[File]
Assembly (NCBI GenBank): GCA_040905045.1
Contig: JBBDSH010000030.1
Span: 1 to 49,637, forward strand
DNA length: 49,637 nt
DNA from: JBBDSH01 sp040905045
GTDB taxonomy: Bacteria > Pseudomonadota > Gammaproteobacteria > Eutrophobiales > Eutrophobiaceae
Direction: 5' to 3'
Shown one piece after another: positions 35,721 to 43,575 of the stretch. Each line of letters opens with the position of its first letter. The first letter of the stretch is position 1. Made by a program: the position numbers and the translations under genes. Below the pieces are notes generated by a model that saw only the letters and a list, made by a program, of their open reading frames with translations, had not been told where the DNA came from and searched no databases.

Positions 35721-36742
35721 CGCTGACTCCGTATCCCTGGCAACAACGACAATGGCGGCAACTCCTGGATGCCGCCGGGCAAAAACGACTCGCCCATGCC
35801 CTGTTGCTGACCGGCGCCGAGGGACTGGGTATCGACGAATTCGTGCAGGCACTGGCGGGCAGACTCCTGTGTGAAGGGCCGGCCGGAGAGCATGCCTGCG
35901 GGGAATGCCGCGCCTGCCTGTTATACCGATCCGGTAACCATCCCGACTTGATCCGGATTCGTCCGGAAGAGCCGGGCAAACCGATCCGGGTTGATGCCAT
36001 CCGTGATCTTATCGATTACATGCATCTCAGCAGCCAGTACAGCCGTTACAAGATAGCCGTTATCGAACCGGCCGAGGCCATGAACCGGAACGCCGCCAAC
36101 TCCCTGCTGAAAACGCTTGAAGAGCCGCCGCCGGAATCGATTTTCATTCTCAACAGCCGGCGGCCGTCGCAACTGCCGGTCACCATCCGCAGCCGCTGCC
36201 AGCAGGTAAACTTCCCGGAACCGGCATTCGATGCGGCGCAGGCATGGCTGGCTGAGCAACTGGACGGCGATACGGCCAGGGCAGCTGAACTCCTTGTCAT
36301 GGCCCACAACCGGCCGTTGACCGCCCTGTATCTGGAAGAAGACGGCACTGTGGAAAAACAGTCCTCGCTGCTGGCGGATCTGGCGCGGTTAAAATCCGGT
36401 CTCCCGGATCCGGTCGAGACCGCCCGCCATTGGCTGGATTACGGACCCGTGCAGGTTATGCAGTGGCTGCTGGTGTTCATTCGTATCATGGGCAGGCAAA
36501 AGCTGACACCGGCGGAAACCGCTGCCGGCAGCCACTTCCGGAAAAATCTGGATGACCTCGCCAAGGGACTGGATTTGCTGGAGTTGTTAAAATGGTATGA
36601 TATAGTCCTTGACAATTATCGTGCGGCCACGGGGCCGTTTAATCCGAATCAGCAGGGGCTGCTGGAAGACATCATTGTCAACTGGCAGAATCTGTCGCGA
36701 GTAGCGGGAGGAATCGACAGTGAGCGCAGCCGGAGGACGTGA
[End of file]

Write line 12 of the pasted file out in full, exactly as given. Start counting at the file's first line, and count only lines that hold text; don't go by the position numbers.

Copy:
35901 GGGAATGCCGCGCCTGCCTGTTATACCGATCCGGTAACCATCCCGACTTGATCCGGATTCGTCCGGAAGAGCCGGGCAAACCGATCCGGGTTGATGCCAT